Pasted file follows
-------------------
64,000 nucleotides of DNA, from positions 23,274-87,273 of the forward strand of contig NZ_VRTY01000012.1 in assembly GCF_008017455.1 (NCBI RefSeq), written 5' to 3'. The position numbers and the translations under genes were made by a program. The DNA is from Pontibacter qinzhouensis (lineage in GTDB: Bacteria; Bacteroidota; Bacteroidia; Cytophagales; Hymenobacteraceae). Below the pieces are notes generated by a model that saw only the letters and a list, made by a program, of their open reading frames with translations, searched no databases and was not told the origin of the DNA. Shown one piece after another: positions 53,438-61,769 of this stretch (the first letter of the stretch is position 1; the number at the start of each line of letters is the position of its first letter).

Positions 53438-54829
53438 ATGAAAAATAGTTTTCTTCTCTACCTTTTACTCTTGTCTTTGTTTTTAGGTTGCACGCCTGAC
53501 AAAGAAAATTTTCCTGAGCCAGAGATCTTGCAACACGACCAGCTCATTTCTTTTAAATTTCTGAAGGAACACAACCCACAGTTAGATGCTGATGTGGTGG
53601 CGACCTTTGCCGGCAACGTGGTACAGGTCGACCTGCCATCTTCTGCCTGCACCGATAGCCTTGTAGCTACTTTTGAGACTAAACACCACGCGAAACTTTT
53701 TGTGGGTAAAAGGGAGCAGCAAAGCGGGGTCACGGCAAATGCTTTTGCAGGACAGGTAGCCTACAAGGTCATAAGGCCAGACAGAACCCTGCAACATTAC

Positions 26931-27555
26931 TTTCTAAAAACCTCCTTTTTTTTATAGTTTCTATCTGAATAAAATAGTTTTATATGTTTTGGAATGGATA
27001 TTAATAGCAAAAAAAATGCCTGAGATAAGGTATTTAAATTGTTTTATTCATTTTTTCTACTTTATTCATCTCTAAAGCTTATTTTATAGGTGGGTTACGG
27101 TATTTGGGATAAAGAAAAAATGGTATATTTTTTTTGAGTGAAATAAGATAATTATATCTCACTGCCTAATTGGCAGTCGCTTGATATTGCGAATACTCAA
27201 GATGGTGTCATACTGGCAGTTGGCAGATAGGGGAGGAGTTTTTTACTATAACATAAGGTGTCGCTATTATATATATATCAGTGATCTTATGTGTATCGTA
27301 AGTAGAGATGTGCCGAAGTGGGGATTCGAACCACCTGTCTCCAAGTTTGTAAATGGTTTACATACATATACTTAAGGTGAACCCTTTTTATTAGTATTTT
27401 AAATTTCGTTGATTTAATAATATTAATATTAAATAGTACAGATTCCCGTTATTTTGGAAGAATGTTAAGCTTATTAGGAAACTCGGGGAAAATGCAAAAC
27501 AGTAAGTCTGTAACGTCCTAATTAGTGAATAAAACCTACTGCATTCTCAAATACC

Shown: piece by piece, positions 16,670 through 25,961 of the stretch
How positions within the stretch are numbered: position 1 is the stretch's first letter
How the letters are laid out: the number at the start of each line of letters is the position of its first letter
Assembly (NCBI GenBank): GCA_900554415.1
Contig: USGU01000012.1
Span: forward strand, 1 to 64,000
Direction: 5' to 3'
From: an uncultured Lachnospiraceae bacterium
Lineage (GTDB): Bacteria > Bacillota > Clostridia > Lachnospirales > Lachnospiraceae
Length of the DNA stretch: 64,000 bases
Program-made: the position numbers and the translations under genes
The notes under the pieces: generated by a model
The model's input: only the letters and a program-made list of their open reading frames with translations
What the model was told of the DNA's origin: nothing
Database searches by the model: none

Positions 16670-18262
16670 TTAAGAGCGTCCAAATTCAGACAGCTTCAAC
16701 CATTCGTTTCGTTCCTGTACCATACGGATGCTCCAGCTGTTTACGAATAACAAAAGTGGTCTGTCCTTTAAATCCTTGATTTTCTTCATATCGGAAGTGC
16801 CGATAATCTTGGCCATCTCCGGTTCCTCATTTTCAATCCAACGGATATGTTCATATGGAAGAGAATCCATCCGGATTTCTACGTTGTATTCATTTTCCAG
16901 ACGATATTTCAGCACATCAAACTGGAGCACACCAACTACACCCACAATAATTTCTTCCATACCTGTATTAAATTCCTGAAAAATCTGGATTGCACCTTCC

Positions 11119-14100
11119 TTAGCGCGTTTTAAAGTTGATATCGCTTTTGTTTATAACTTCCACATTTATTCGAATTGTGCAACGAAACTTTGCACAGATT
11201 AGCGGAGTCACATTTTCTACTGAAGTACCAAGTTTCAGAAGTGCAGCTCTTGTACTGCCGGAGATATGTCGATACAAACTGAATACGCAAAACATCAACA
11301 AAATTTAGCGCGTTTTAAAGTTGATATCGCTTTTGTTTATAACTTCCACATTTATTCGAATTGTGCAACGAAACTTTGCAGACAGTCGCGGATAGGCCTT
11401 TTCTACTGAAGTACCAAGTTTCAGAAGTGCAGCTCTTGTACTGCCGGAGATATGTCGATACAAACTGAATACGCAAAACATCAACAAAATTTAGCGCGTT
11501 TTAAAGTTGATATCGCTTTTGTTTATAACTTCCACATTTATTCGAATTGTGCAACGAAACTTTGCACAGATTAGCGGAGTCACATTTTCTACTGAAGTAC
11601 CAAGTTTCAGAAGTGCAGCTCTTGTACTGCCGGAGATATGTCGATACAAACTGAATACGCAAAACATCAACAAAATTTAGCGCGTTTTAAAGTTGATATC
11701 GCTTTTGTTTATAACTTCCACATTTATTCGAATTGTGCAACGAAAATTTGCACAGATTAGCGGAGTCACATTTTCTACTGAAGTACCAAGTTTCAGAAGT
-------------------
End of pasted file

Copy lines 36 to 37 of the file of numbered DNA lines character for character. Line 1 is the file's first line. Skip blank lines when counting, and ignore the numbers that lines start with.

11119 TTAGCGCGTTTTAAAGTTGATATCGCTTTTGTTTATAACTTCCACATTTATTCGAATTGTGCAACGAAACTTTGCACAGATT
11201 AGCGGAGTCACATTTTCTACTGAAGTACCAAGTTTCAGAAGTGCAGCTCTTGTACTGCCGGAGATATGTCGATACAAACTGAATACGCAAAACATCAACA